Kaspersky’s Safe Kids is a smart parental controls module which delivers all the core features you’d expect (filtering unwanted web content, restricting time spent on particular activities or using a device) with useful social media monitoring (watch changes to your child’s Friends list, look for posts where they’re mentioned). Well worth having.

Total Security includes a Spam Filter, but it’s disabled by default. Turning it on gave us a clue why, as it seems the filter works by passing information about each email back to Kaspersky’s servers to get a ‘junk’ or ‘legitimate’ verdict. This seemed to slow down the process of collecting new emails on our test PC, and accuracy didn’t match Bitdefender’s spam filter, so you’ll probably be better off with a specialist antispam tool.

Kaspersky Total Security

(Image credit: Kaspersky)

Safe Money is a secure and isolated browser which protects your financial details when you’re shopping online. Although you can launch it separately, we found that wasn’t necessary. Whenever we tried to pay for something at a top site – by which we mean the likes of eBay or Amazon – Total Security prompted us to open the link in Safe Money. We agreed, the payment page opened in a Safe Money window, and we handed over our cash in the usual way. (If you’re not interested, you can tell Kaspersky not to bother you with Safe Money alerts ever again.)

A Webcam Protection module alerts you when apps access your webcam, and enables blocking them in future.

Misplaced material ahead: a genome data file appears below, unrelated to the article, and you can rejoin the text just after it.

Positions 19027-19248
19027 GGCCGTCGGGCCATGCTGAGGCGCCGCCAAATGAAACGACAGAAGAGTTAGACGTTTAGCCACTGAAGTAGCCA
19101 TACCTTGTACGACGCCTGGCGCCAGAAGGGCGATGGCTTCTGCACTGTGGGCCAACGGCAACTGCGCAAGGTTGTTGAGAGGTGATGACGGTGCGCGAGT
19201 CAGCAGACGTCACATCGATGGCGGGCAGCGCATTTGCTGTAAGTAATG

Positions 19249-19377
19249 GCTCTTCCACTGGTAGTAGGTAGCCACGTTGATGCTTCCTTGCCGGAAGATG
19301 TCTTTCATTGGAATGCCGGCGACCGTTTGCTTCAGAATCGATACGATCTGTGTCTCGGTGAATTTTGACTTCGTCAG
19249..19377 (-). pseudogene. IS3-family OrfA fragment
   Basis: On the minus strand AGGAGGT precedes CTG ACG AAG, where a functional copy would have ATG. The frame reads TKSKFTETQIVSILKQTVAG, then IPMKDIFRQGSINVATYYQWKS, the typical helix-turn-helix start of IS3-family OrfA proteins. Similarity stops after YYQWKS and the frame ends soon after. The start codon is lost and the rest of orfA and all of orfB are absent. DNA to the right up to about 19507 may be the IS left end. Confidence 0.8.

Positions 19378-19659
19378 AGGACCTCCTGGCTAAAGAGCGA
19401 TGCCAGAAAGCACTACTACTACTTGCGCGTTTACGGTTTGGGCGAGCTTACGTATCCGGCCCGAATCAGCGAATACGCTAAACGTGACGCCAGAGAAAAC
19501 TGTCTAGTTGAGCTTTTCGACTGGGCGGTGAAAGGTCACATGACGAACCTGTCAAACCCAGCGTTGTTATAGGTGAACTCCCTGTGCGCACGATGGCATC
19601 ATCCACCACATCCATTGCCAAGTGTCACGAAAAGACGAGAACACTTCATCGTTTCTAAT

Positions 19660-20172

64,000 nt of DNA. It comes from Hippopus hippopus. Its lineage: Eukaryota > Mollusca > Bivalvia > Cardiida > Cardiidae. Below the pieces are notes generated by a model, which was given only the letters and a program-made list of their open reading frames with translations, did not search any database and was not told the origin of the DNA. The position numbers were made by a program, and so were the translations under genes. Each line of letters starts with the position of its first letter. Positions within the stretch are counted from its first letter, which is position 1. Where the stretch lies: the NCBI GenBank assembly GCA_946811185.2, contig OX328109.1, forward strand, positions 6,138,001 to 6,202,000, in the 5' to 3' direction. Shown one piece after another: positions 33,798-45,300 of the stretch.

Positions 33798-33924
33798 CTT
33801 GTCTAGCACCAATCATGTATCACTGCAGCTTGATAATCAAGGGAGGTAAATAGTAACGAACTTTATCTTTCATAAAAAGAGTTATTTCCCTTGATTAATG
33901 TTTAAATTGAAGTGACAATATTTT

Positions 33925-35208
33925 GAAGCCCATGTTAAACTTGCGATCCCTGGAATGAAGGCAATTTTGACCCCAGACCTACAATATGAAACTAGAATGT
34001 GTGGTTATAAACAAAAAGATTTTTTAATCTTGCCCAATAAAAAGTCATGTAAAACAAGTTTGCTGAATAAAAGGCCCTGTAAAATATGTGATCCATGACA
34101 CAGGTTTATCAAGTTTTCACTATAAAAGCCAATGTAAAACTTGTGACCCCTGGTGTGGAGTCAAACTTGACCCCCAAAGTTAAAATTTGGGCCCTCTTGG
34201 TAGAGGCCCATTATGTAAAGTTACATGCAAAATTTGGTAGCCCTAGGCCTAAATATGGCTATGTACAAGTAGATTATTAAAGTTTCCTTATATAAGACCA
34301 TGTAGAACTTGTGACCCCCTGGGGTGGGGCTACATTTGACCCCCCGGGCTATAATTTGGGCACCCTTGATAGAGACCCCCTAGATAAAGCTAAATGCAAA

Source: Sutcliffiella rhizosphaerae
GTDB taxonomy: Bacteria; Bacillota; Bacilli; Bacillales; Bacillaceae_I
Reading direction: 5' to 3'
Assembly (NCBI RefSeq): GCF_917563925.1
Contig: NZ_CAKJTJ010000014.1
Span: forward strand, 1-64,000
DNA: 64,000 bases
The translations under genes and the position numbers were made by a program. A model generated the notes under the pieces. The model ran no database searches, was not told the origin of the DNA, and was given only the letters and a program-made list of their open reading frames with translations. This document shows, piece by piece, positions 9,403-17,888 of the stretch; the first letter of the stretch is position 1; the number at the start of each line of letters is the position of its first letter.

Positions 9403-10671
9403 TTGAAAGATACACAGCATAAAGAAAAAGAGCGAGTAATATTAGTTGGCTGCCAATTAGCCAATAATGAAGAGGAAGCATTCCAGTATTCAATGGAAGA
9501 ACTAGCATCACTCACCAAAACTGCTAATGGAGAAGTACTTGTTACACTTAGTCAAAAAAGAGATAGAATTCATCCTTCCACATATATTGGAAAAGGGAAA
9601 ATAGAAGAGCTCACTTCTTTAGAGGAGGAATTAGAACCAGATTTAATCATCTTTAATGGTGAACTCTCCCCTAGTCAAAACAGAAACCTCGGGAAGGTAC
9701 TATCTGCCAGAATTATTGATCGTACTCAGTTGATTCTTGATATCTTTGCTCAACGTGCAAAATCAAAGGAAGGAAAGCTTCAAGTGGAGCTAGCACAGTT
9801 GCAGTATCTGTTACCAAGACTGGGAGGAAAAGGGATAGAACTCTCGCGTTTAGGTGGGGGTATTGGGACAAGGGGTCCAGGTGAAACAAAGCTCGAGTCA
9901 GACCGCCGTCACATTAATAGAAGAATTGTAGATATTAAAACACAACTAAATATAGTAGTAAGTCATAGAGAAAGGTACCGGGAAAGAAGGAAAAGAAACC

In our tests, this worked, but only for future captures, and only if you’re paying attention. When our test app grabbed a webcam image, for example, Kaspersky didn’t attempt to stop it. We had a chance to stop future captures, but only if we noticed the tiny notification (which appeared for just five seconds), spotted the option list, tapped a button and chose the Block option.

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A Private Browsing feature takes a more active role in protecting your privacy by blocking multiple types of web trackers (social networks, web analytics, ad agencies, web beacons).

A Software Updater module checks for missing patches, and correctly found and installed updates for Java and 7-Zip on our test PC. It’s not quite as capable as Avira’s updater, but it’s worth having.

Kaspersky Total Security

(Image credit: Kaspersky)

A basic backup tool lets you run simple local backups. It’s designed to be easy to use, for example allowing you to back up all your movies in a few clicks, but there are freeware tools which do much more. Some security suites go further, too; for example, Norton 360 Deluxe’s mid-range plan includes a professional online backup tool with 50GB of cloud storage.

Total Security has plenty of smaller tools tucked away, but most of these are underpowered, and more about padding out the feature list than anything else. A Clean and Optimize section has a few small clean-up and tweaking options, for instance, but they’re so inferior to competitors like CCleaner that we’re struggling to see why they’re included at all.